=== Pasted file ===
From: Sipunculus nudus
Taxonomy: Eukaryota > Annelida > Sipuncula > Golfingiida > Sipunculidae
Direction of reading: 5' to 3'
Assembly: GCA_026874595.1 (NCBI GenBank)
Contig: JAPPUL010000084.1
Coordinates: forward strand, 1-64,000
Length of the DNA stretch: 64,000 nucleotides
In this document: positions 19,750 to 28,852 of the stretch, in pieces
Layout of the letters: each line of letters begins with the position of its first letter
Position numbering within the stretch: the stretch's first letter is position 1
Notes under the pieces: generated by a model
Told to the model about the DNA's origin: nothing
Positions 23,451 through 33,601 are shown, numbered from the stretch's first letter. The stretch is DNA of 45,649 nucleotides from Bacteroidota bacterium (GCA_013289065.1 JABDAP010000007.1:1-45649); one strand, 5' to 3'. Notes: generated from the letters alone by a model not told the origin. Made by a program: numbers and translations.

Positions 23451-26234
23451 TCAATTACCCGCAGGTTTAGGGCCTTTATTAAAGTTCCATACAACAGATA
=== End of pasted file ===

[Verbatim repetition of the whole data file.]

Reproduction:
From: Sipunculus nudus
Taxonomy: Eukaryota > Annelida > Sipuncula > Golfingiida > Sipunculidae
Direction of reading: 5' to 3'
Assembly: GCA_026874595.1 (NCBI GenBank)
Contig: JAPPUL010000084.1
Coordinates: forward strand, 1-64,000
Length of the DNA stretch: 64,000 nucleotides
In this document: positions 19,750 to 28,852 of the stretch, in pieces
Layout of the letters: each line of letters begins with the position of its first letter
Position numbering within the stretch: the stretch's first letter is position 1
Notes under the pieces: generated by a model
Told to the model about the DNA's origin: nothing
Positions 23,451 through 33,601 are shown, numbered from the stretch's first letter. The stretch is DNA of 45,649 nucleotides from Bacteroidota bacterium (GCA_013289065.1 JABDAP010000007.1:1-45649); one strand, 5' to 3'. Notes: generated from the letters alone by a model not told the origin. Made by a program: numbers and translations.

Positions 23451-26234
23451 TCAATTACCCGCAGGTTTAGGGCCTTTATTAAAGTTCCATACAACAGATA